# Installing Python and adding libraries#

## Essentials for managing your Python environment#

Knowing how to install Python and many of its wonderful libraries is one of the first things that you want to learn. Luckily, installing Python and its libraries is very easy once you are familiar with some basic concepts and approaches to manage your Python installations. In the next paragraphs, we provide some terminology, background information and good practices on how to handle Python installations before showing in detail how to install all the libraries used in this book. Next paragraphs probably include many new terms and some technical details that you might not understand at this point, but don’t worry, getting started is easy.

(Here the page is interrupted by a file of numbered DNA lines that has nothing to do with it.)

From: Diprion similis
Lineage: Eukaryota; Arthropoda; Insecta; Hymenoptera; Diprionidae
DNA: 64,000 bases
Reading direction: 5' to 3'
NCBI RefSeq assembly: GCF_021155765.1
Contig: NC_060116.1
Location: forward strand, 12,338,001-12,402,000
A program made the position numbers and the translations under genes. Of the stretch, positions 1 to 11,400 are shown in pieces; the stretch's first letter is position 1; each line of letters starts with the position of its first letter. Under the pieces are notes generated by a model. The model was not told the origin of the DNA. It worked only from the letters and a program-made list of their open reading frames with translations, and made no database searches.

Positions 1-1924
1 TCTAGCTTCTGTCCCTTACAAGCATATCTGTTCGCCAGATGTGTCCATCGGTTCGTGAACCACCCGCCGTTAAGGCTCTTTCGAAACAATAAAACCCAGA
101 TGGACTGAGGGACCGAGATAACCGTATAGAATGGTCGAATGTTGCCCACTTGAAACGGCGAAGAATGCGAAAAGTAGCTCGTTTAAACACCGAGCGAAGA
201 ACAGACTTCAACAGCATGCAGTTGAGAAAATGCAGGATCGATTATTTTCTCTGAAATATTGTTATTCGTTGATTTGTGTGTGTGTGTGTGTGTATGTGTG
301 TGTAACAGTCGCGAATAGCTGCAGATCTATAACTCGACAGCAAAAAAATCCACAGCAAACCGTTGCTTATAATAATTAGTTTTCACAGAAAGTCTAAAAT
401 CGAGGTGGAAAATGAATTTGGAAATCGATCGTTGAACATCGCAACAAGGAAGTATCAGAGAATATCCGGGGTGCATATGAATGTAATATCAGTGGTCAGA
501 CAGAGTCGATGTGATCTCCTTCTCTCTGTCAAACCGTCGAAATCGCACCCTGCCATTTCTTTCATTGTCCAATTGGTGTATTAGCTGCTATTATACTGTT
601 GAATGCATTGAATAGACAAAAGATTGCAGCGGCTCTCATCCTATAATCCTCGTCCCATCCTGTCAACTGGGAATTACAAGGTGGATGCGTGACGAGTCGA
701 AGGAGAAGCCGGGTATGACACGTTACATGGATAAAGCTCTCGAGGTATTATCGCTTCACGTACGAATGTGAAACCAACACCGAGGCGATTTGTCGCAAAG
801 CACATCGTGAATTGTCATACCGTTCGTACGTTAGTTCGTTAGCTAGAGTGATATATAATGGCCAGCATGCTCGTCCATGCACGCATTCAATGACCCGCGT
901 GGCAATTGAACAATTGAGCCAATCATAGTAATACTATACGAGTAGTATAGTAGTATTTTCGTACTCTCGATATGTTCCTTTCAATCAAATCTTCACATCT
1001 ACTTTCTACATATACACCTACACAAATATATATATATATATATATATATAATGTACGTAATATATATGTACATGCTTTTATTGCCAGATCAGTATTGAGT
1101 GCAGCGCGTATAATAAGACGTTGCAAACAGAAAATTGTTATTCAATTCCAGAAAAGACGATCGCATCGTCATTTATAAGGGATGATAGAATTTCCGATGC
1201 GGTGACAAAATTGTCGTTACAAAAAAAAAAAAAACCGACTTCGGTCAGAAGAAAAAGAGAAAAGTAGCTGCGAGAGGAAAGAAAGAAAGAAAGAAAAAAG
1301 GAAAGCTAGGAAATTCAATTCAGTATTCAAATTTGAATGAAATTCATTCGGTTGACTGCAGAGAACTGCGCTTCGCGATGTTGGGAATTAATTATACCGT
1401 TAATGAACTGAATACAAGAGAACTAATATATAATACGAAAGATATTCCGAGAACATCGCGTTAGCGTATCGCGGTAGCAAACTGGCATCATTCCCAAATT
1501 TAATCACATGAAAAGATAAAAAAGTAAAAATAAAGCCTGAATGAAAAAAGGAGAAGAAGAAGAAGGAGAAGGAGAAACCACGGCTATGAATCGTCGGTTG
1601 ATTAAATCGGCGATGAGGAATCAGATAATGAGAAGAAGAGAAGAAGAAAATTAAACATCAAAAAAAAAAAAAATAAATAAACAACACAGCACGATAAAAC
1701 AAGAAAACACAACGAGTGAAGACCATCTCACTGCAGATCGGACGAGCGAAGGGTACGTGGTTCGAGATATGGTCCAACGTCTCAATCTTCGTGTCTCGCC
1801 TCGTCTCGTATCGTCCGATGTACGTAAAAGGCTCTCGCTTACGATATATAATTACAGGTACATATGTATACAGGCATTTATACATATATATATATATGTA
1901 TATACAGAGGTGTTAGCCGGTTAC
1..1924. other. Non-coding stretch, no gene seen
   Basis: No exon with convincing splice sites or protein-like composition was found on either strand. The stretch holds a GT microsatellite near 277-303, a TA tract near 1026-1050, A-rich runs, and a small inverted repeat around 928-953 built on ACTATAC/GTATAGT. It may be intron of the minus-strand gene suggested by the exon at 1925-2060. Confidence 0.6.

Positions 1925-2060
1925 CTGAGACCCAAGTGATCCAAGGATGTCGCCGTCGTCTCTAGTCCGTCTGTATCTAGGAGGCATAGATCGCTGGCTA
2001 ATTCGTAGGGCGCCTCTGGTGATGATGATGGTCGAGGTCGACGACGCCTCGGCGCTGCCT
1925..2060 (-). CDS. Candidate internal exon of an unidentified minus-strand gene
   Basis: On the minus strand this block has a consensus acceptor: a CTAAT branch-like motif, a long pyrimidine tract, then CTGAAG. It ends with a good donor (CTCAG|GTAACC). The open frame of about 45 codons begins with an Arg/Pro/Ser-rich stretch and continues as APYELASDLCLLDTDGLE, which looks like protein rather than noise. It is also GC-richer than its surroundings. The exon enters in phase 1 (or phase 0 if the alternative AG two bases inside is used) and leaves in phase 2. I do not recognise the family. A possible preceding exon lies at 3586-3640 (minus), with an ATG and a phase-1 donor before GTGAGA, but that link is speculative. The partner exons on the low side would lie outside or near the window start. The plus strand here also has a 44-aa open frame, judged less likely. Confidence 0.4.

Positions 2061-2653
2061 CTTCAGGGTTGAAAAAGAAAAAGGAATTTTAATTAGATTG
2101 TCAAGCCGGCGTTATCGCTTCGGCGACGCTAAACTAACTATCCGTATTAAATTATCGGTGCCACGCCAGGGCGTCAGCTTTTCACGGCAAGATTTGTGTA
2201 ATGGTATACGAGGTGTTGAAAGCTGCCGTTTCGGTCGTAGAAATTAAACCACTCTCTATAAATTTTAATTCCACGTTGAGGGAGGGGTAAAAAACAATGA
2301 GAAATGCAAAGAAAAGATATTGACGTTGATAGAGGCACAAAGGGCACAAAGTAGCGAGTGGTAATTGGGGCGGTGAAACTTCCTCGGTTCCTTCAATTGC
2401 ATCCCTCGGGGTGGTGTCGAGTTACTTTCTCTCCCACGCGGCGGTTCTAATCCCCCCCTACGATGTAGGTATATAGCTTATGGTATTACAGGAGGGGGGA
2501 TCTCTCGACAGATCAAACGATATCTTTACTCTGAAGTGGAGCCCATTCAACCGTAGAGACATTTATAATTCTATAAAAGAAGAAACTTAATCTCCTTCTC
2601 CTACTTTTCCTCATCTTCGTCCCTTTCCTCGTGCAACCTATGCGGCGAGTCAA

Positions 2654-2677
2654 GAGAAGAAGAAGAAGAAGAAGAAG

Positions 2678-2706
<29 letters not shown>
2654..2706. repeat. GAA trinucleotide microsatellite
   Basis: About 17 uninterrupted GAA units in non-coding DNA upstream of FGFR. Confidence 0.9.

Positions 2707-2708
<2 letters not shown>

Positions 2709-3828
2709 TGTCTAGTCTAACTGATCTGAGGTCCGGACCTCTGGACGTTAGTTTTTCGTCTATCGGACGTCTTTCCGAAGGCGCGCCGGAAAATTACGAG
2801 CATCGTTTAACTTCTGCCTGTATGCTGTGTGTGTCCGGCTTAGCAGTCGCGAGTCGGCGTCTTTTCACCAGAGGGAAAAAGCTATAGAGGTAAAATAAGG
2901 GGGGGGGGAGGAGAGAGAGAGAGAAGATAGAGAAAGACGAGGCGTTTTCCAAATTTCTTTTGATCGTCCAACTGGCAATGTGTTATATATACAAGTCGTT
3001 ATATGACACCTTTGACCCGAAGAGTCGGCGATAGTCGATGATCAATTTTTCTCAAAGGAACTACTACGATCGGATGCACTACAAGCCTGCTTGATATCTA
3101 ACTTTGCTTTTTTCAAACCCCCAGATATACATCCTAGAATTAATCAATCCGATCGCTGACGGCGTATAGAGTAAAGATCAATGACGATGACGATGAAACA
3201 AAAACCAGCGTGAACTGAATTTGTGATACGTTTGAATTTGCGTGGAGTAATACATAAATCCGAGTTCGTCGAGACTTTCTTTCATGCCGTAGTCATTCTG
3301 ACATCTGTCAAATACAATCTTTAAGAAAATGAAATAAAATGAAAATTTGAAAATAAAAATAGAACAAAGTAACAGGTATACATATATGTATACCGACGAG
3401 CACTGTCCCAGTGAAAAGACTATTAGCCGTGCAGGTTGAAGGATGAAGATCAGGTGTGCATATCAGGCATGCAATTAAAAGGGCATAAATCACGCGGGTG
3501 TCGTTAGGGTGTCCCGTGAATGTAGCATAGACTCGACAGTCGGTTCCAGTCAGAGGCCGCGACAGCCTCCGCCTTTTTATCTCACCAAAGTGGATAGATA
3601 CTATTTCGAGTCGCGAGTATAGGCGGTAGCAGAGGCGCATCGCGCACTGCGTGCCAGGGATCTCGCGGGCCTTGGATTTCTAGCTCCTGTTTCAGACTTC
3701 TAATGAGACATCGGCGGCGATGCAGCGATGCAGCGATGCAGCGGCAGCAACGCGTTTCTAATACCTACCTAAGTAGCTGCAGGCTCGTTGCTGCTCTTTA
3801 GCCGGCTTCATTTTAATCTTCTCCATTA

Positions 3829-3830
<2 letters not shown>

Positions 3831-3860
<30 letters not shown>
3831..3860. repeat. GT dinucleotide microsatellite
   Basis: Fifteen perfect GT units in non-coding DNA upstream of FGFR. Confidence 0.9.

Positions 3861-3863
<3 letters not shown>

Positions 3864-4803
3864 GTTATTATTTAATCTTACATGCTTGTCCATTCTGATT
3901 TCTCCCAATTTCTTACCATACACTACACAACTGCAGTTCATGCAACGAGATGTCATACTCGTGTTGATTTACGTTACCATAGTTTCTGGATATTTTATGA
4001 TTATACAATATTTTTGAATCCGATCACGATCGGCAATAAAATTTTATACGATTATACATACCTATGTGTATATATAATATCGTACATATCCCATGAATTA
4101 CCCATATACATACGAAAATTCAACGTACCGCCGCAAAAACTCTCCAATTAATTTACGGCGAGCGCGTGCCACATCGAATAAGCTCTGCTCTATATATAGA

• Handling dependencies: Because Python is one of the most popular programming languages in the world, there is also a huge number of libraries available for it. Having a large ecosystem of libraries is naturally a great thing, but it also bring some challenges that needs to be considered when doing installations. Many of the libraries developed for Python take advantage of, and are strongly linked to, other Python libraries. This is very useful because developers don’t need to create everything from scratch when developing libraries, allowing faster and (typically) more stable progress of the libraries. Python’s libraries are also evolving and improving all the time, and developers typically publish new versions of the libraries regularly. Because of these regular updates and {term} dependencies <Dependency> between Python packages, it is important to ensure that different packages (and their different versions) work well together. Luckily, Python has good tools (package managers) to help handling these installations, which solve all the dependencies between libraries for you, and allow you to keep your libraries up-to-date easily.